By Bill Chandler
Saudi Arabia has once again made headlines for handing out gruesome, and very public, punishments in record numbers. The kingdom has already executed over 200 people this year, exceeding its modern-day execution record of 192, set back in 1995.
According to Vocativ, there are at least 16 “crimes” which can result in a death sentence in Saudi Arabia. More than a third of those crimes wouldn’t even get you jail time in the U.S. On that list: apostasy, sorcery, witchcraft, and adultery. Approximately half of those executed so far this year were convicted of non-violent drug crimes, according to Human Rights Watch. Only 57 were Saudi citizens.
While beheading infidels, hanging drug dealers, stoning disobedient women to death and throwing gay men off “The tallest building in the city” seem like perfectly acceptable punishments in this bizarre society, the rest of the civilized world stands by watching in horror as one human being after another has their life taken in the most horrendous manner, often for the most absurd crime, if you can call it that.
For the Muslim people who approve, justification for the atrocities comes from the words of the Angel Gabriel directly to the Islamic Prophet Mohammad. It’s tough to argue with an angel. We’ve been waiting well over a thousand years for the sheep to begin questioning a divine source that dictates such intolerance and hate, but it is only getting worse.
Saudi Arabia’s use of punishment is rooted in Wahhabi doctrine and fortunately, is not replicated anywhere else in the world, reports middleeasteye.net.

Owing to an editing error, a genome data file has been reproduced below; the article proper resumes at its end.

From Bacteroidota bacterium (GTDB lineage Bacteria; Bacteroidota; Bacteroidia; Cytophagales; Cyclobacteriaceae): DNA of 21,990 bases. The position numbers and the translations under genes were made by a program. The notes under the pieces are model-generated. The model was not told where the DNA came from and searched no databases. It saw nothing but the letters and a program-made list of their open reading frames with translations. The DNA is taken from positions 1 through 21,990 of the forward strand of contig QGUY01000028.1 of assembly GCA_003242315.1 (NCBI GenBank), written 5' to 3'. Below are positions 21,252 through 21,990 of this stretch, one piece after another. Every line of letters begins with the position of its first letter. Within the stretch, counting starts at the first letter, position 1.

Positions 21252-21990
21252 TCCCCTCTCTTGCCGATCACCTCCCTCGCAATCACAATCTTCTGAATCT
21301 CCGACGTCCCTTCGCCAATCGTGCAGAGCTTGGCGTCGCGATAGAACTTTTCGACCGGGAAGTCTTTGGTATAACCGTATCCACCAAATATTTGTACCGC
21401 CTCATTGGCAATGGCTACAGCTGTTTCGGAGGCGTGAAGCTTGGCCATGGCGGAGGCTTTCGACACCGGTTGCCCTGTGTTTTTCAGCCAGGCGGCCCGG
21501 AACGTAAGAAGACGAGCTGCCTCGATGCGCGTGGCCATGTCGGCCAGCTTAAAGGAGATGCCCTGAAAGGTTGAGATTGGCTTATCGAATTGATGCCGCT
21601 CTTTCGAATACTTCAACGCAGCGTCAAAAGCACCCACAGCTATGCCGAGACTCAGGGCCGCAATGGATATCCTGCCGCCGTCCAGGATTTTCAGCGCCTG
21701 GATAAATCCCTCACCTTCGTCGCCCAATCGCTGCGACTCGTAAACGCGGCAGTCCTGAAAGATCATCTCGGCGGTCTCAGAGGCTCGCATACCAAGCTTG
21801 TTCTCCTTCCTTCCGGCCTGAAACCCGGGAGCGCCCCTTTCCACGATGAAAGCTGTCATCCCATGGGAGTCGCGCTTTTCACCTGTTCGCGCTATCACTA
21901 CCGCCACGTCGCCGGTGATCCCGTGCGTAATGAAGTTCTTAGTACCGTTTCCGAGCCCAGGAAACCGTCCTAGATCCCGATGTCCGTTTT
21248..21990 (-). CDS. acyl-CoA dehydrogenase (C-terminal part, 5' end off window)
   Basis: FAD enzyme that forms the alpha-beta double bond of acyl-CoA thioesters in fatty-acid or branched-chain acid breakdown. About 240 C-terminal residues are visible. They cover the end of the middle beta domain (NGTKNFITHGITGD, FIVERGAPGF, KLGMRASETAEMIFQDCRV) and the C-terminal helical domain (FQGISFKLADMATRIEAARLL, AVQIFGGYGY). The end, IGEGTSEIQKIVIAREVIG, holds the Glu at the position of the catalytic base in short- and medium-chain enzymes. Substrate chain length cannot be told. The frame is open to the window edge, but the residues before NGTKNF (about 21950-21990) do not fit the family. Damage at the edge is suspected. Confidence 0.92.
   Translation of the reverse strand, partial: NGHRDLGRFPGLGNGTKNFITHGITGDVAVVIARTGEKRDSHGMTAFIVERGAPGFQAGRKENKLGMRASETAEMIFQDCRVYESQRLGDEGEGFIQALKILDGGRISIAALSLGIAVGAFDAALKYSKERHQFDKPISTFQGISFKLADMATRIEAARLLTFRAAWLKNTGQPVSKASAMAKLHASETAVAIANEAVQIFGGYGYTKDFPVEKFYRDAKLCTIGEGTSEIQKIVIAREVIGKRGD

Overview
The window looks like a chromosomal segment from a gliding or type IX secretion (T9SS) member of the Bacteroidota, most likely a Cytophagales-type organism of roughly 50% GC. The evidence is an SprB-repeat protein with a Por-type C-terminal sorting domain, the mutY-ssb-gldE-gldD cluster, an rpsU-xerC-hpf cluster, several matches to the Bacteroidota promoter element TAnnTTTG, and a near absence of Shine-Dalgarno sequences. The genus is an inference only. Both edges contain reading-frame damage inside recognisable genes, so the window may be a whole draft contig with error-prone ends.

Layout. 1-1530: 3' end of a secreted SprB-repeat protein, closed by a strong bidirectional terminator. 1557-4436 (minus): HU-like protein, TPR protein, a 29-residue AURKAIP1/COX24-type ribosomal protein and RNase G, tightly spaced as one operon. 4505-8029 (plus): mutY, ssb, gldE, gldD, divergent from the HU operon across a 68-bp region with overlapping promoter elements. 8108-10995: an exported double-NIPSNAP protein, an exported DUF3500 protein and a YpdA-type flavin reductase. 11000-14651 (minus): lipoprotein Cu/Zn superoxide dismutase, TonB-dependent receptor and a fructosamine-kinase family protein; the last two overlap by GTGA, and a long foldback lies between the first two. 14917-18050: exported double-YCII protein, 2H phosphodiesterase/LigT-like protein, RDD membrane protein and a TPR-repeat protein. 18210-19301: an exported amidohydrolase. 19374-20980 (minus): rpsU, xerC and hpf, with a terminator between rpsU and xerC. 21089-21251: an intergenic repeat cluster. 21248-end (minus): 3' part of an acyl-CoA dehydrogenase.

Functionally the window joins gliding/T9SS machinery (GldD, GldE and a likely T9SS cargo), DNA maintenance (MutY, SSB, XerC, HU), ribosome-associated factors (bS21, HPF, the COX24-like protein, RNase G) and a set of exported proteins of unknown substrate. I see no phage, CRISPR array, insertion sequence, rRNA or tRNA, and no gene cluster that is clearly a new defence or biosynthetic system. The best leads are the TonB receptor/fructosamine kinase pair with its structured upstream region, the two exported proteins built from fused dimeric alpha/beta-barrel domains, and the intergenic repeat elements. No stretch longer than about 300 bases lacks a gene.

Islamic law claims that they set the bar high when it comes to convicting people of hadd crimes. In the case of adultery, the accused must confess to the crime three times in court; if he refuses, which would likely be the case, conviction requires the testimony of four male witnesses or eight female witnesses. That’s considerate of them.
“The doctrines formulated by Muslim jurists in the Middle Ages made it difficult to convict, either because they defined the crimes extremely narrowly or because the requirement for evidence was extremely high,” said Joseph E. Lowry, Associate Professor of Arabic and Islamic Studies at the University of Pennsylvania.
“It wouldn’t be sensible to go around maiming the population. There was a realistic view of the punishments, and the jurists were generally humane. The jurisprudence is generally favorable to the defendant.”
The jurists are so ‘realistic’ and ‘humane’ that they make it difficult to execute people for being gay, for having sex, or for leaving the Muslim faith? How incredibly kind.
While they may claim to be ‘favorable’ to the defendant, there are still atrocities occurring every day that would turn the stomach of any sane American. Atrocities that make you wonder how, in a world that applauds tolerance, there are still people who support a government that is so inhumanely intolerant.
Maybe it is because they are used to it, maybe it is because Mohammad demanded this behavior. Maybe it is because they have never known another way. Yet it seems that at some point they would look into the hearts of an accused and a spark of empathy would ignite a humanitarian fire within that would scream, “Enough Is Enough.”